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ONE FIFTH AVENUE by Candace Bushnell

ONE FIFTH AVENUE

By Candace Bushnell

Pub Date: Sept. 23rd, 2008
ISBN: 978-1-4013-0161-3
Publisher: Voice/Hyperion

The residents of a historic Manhattan building are thrown for a loop when an elderly socialite dies, leaving her spectacular apartment up for grabs.

In the glittering world of Bushnell’s latest (Lipstick Jungle, 2006, etc.), where you live is easily as important as how (and with whom) you live. So when Louise Houghton passes away a few weeks shy of her 100th birthday, her Greenwich Village neighbors are anxious to have a say in who ends up living in her coveted 7,000 square-foot space. The players include octogenarian gossip columnist Enid Merle, her successful screenwriter nephew Philip Oakland, and the embittered middle-aged head of the co-op board, Mindy Gooch. Long resentful of the fact that her family inhabits One Fifth’s “worst” apartment, Mindy pushes through a quickie sale of Louise’s place seemingly just to thwart Enid. The new residents, Paul and Annalisa Rice, certainly seem suitable. Annalisa is a down-to-earth beauty who gave up her law practice to accompany her math-genius husband to New York, where he is developing some super-secret financial software. Paul, unlike his wife, is cold and entitled, and as his fortunes grow, a sinister, paranoid side of him emerges that alienates everyone in the building, including Annalisa. But is Paul just a creep, or something worse? Philip’s love life, meanwhile, takes a complicated turn when movie star ex-girlfriend Schiffer Diamond moves back after years of living in Los Angeles. The two share a deep connection, but reconciliation seems iffy when Philip starts sleeping with his 22-year-old “researcher” Lola Fabrikant. A pampered schemer who sets her sights on marriage—and Philip’s apartment—Lola hedges her bets by dallying with snarky celebrity blogger Thayer Core, who in turn uses her for information. Mindy’s hen-pecked novelist husband James also develops a crush on the lissome Lola, who begins paying attention to him when his new book becomes a surprise success.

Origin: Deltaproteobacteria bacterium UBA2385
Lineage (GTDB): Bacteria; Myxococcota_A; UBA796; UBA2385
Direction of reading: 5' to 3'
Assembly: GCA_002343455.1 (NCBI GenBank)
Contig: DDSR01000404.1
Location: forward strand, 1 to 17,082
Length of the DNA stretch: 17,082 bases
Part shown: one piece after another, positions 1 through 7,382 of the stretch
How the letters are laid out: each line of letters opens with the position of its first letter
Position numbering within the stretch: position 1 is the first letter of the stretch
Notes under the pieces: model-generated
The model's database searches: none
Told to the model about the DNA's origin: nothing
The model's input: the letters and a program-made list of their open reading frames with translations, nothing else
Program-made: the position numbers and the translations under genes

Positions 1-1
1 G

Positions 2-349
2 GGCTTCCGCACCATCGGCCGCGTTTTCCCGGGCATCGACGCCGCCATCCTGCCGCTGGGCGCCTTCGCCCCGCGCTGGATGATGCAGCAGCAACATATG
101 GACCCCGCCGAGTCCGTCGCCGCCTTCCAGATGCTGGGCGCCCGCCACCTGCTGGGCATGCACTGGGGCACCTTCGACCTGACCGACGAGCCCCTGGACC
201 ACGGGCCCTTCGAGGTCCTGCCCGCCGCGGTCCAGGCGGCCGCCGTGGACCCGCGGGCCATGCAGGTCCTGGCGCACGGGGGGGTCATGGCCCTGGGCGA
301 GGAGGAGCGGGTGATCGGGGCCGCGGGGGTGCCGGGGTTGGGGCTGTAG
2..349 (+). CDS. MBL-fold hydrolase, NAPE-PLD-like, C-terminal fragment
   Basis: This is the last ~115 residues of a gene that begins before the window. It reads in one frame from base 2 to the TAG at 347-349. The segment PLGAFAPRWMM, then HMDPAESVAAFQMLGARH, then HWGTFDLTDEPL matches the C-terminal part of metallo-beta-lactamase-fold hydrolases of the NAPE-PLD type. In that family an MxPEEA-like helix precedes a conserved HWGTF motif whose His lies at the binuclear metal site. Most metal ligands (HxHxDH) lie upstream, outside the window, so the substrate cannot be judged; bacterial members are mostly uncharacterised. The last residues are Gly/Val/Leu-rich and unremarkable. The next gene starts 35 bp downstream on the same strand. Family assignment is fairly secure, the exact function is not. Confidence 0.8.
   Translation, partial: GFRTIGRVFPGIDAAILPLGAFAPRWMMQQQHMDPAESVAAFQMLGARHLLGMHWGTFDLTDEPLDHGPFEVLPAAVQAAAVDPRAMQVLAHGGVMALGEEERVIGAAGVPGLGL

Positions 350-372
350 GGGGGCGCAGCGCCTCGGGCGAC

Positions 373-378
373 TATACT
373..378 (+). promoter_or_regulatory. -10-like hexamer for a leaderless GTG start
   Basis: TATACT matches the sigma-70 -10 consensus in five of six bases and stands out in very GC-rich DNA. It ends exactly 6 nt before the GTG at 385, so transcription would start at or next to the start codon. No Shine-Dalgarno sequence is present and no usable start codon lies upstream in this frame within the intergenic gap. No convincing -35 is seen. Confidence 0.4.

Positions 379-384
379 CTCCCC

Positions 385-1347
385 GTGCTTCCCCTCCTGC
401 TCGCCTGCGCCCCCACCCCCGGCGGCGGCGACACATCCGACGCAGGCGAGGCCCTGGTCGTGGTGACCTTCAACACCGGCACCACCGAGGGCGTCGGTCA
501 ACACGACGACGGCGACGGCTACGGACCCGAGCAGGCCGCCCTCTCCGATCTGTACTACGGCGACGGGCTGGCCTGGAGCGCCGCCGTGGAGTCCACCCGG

With a breezy pace that brings to mind a Gilded Age comedy of manners, the novel might not have anything new to say about New York society, but there are enough twists to keep it fun.